Smoking opium required a particular type of pipe called Yen Tsiang or "smoking pistol." The pipe stem was usually a 16-20 inch length of bamboo, one end open and the other end sealed. A ceramic bowl (Yen Low ) was inserted approximately six inches from the open end and attached to the pipe by a connecting flange and copper saddle.
In addition to the pipe a heat source was needed to ignite the opium. This usually was a small lamp (Yin Tene ) fueled by vegetable oil. A needle (Yen Hauck), on which to impale the opium for heating, and a small scraping tool or knife (Yen Tshi or Yen Shee Gow ) to dislodge the residue within the pipe and bowl was also used.
Nineteen broken opium pipe bowls were found at Yema-po. All these bowls are hollow, globular in shape, have a tiny hole in the upper surface and are made of fired clay. Most are simple geometric shapes and composed of burnished orange clay.
In contrast to the simple orange bowls, some of the pipe bowls are quite beautiful and covered with symbols of China and its mythology. On this pipe bowl the three characters to the left of the lion stamp translate as "lion heeds cock," a phrase with unknown meaning.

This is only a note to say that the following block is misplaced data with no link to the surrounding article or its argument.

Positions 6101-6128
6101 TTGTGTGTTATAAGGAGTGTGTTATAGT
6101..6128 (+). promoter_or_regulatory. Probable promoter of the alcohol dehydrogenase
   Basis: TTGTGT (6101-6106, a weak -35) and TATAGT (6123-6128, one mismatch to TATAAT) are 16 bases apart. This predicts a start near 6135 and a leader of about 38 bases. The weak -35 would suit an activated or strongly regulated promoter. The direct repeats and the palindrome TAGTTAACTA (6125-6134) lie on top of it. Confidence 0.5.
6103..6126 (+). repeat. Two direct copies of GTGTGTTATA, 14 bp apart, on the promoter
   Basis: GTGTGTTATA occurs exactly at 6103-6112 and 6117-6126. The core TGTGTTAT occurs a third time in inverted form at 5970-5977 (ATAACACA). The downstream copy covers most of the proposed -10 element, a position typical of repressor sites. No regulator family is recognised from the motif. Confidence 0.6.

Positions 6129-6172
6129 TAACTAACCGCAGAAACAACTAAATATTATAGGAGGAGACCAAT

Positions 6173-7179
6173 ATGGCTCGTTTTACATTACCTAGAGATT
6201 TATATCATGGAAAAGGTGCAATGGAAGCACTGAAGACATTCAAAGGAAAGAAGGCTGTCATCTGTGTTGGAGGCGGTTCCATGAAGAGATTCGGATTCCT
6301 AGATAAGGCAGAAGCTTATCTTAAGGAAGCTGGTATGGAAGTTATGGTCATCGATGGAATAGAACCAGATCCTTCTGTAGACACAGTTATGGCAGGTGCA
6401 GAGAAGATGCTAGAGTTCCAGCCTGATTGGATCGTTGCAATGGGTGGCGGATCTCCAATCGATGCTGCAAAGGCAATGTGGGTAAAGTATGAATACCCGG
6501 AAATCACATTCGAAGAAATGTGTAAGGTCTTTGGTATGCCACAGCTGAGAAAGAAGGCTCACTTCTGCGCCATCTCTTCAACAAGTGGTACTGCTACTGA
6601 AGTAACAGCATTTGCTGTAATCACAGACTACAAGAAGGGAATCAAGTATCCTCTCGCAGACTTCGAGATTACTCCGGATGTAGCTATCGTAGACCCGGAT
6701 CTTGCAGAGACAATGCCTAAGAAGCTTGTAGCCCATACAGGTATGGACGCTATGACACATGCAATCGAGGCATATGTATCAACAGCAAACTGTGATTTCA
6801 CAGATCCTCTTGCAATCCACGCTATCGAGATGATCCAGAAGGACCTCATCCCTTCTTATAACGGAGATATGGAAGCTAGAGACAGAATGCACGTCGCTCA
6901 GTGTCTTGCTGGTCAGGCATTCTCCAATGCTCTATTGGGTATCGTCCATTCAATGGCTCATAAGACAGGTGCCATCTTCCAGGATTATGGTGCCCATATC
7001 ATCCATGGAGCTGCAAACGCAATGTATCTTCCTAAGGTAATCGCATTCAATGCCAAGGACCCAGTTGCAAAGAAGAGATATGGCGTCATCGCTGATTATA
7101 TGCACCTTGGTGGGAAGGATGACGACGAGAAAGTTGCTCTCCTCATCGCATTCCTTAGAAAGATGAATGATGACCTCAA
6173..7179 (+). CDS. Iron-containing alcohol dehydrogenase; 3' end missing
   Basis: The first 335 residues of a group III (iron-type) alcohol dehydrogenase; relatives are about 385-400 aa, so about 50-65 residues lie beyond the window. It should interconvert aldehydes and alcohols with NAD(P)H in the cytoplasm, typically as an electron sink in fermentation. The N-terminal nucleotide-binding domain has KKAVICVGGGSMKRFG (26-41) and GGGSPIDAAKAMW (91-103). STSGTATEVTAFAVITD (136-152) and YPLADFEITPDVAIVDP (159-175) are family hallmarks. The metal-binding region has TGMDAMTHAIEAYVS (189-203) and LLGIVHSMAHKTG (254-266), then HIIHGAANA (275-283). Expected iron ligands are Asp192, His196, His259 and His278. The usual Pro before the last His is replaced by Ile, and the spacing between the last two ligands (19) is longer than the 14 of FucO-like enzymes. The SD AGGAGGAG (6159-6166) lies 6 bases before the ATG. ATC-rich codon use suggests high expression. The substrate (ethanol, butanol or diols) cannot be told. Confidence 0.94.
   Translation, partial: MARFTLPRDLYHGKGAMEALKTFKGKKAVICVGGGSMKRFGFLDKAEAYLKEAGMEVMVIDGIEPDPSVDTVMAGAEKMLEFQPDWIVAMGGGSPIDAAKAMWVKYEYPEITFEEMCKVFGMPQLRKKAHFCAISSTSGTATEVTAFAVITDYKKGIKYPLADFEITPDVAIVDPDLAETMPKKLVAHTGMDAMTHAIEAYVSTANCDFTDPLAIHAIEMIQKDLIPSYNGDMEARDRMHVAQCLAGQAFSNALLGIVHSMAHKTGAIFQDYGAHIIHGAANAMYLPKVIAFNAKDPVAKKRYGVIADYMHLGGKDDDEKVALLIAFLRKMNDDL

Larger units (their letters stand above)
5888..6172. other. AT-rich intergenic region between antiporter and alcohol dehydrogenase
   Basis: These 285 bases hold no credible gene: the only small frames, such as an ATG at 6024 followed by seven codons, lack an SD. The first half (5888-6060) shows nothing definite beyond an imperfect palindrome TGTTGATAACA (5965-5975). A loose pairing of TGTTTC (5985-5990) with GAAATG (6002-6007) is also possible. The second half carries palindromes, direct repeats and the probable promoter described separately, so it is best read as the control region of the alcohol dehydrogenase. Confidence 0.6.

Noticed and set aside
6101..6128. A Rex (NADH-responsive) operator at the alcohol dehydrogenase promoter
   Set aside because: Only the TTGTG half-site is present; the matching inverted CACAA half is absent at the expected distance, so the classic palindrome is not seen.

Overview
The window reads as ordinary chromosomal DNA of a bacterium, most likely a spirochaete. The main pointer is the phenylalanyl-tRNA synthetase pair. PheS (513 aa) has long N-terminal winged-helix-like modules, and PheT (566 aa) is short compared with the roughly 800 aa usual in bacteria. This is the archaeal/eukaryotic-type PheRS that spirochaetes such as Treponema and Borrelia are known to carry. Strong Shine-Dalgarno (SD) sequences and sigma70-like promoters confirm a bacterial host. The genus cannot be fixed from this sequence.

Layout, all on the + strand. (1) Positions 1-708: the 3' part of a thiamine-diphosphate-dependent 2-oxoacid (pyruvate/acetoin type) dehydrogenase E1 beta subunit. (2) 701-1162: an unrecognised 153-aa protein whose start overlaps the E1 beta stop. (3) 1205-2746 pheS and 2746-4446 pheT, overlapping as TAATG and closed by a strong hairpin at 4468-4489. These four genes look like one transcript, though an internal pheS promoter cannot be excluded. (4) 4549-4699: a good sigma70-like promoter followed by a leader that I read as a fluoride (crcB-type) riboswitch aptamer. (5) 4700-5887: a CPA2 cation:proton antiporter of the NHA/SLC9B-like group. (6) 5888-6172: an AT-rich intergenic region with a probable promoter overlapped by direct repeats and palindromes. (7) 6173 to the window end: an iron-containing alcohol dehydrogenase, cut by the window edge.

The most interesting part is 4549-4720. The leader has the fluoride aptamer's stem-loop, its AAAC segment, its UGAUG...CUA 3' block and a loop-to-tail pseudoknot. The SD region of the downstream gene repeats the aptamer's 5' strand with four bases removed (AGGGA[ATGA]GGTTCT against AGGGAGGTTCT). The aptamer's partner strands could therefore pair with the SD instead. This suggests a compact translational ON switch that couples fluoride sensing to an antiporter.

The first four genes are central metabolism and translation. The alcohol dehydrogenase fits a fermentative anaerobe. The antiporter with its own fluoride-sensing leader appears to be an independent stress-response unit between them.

This six-sided pipe bowl is done in low relief. The intact panel shows a river scene with a sampan and reeds. The characters on the panel to the right of the sampan are Xiang xi which translate as "Xiang River," an area in Hunan Province known for its lush, picturesque landscapes.
The Xiang and Xiao Rivers were popular subjects for Chinese screen painters as early as the eighth century A.D. Traditionally the painter depicted the theme in eight panels called the "Eight Views of Xiang and Xiao." The Yema-po fragment may represent "Boats Returning from a Distant Shore." It is possible that each of the missing panels of this bowl had a relief design taken from the Xiang and Xiao style.